The Aurelian Wall is by no means the first wall around Rome. For a while the Empire thought its borders were secure enough effectively to be Rome’s walls, but that changed in the 3rd century AD, when tensions and insecurity permeated Roman society. For the first time in 700 years, Rome needed a new wall. The Emperor Aurelian caused the wall to be built between 270 and 275 AD, which seems to me a phenomenally short time, given the size and scope of the thing -- 12.5 miles long and fortified every 100 feet with a tower. Building was, apparently, a private-public partnership that involved the army and private builders.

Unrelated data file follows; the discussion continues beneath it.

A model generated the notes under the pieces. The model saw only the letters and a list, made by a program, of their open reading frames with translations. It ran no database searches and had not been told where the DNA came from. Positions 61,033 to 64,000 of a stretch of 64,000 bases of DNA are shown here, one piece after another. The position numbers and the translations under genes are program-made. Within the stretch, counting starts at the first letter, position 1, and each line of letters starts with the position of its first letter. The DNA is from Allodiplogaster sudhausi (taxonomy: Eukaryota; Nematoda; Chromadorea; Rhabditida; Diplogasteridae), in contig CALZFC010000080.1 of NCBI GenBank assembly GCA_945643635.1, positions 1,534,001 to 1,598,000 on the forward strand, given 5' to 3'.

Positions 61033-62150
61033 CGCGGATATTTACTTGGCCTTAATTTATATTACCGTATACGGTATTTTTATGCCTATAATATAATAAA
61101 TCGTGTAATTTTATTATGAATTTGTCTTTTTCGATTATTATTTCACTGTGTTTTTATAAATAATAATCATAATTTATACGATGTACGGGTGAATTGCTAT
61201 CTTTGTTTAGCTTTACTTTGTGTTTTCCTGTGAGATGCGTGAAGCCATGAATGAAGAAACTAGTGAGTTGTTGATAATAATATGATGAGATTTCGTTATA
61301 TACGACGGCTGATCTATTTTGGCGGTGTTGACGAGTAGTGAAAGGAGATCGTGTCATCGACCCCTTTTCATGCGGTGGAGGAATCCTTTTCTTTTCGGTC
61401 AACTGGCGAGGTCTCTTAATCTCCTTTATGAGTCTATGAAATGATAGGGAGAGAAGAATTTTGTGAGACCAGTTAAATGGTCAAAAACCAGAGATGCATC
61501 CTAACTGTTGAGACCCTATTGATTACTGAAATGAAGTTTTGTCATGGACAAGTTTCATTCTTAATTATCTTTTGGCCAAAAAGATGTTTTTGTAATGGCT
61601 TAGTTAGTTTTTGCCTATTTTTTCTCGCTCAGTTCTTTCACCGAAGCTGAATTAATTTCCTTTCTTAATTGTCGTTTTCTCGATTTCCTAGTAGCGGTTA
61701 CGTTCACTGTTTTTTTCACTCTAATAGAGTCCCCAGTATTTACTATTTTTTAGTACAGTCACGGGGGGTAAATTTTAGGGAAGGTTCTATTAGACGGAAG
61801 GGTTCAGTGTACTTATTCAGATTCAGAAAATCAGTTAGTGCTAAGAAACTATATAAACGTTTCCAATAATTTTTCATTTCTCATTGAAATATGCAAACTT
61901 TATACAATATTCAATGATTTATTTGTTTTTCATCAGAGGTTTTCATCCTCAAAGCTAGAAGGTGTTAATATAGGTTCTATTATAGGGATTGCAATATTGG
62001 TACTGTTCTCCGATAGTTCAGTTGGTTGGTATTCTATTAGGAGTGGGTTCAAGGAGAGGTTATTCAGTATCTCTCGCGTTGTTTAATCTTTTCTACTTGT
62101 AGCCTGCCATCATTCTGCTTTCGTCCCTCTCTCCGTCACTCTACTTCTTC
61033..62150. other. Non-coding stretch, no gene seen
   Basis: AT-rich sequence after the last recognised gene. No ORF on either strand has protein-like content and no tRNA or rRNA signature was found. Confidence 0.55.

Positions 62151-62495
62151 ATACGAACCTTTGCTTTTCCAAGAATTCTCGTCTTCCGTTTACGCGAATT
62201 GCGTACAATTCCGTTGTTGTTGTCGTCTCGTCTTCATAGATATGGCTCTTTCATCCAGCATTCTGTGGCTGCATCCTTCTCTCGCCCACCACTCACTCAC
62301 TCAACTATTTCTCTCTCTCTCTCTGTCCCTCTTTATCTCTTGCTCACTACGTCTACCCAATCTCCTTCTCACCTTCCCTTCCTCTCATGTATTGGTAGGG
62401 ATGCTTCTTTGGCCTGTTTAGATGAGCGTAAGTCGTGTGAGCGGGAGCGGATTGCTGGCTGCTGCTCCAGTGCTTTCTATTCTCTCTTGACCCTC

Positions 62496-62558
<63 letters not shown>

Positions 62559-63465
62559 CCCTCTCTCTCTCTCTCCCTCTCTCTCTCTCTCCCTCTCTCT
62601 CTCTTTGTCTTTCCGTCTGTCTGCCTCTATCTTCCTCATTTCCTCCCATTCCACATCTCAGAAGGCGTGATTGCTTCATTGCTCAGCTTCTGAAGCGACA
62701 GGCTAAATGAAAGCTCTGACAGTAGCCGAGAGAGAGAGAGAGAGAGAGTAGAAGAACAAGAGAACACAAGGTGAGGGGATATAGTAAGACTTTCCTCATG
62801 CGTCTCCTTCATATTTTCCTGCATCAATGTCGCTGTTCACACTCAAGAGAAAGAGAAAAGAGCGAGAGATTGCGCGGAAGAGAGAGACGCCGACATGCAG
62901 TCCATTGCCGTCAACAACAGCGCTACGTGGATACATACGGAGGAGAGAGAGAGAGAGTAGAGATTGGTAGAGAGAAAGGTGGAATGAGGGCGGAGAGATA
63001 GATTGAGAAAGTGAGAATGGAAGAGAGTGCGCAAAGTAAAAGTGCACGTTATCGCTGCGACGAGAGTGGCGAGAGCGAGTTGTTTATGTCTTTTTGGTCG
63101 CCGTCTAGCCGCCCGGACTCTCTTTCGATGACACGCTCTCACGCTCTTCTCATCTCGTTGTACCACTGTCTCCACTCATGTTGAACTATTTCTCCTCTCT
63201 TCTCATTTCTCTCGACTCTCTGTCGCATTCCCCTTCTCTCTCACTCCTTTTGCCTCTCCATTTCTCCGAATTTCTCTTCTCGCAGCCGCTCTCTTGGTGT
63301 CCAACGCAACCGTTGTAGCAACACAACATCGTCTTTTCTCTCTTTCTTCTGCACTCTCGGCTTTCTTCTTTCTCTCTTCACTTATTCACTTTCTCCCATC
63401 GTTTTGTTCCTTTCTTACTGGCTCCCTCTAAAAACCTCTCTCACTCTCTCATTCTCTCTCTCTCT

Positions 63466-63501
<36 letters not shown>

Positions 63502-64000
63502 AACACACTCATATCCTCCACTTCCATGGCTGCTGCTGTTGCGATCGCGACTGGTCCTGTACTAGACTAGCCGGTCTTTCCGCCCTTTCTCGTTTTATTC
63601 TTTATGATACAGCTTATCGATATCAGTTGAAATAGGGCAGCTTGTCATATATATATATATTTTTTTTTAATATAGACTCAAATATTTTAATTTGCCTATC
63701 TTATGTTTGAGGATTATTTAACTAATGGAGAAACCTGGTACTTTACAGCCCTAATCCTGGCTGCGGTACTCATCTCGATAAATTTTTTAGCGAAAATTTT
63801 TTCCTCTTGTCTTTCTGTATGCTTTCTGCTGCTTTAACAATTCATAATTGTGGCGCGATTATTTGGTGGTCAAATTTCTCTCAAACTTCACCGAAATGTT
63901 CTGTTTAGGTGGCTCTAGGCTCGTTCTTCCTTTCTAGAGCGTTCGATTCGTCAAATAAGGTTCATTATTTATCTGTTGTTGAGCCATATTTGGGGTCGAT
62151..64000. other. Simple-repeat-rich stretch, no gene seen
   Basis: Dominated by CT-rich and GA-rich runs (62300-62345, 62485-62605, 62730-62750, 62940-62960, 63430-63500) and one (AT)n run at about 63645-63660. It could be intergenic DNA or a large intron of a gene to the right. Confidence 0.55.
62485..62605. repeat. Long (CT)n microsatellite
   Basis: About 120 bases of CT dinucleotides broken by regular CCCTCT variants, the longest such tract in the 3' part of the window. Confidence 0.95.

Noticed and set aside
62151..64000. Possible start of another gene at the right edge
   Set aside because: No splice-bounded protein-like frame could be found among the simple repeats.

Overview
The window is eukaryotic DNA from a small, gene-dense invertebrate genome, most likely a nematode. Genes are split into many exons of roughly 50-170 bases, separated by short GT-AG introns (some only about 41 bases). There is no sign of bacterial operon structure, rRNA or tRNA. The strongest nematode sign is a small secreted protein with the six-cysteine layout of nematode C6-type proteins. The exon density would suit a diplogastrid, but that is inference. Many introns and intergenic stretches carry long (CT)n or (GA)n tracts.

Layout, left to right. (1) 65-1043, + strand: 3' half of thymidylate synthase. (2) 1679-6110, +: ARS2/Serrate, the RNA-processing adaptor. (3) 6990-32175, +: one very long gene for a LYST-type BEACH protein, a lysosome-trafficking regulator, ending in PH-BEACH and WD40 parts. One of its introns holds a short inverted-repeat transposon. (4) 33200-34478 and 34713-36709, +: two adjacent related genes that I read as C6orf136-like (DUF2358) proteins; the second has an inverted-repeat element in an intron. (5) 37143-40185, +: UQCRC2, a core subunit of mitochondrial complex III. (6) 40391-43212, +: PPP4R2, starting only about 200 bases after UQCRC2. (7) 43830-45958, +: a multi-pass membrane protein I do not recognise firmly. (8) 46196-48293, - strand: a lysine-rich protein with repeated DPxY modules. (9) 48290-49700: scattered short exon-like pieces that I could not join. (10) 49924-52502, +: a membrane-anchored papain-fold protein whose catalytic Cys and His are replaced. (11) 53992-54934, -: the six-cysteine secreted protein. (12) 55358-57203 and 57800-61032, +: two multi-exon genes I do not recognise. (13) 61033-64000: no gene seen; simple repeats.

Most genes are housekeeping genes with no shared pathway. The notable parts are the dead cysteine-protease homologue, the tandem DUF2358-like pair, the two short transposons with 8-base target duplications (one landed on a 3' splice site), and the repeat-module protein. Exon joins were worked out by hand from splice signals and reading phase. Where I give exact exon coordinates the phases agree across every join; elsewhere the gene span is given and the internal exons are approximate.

There are 40 major gates and several minor ones and originally, as can be seen in the photo, the walls were only about half their finished height. Building fast, the walls made use of anything to hand, incorporating a small colosseum that stood here, near the church of Santa Croce in Gerusalemme. That church was built much later than the wall and was founded by Helena, mother of Constantine. It was Constantine who founded San Giovanni in Laterano. Santa Croce has a good collection of relics, including not only three fragments of the True Cross, but also a nail, two thorns (from the crown of the same) and a finger bone said to have belonged to St Thomas.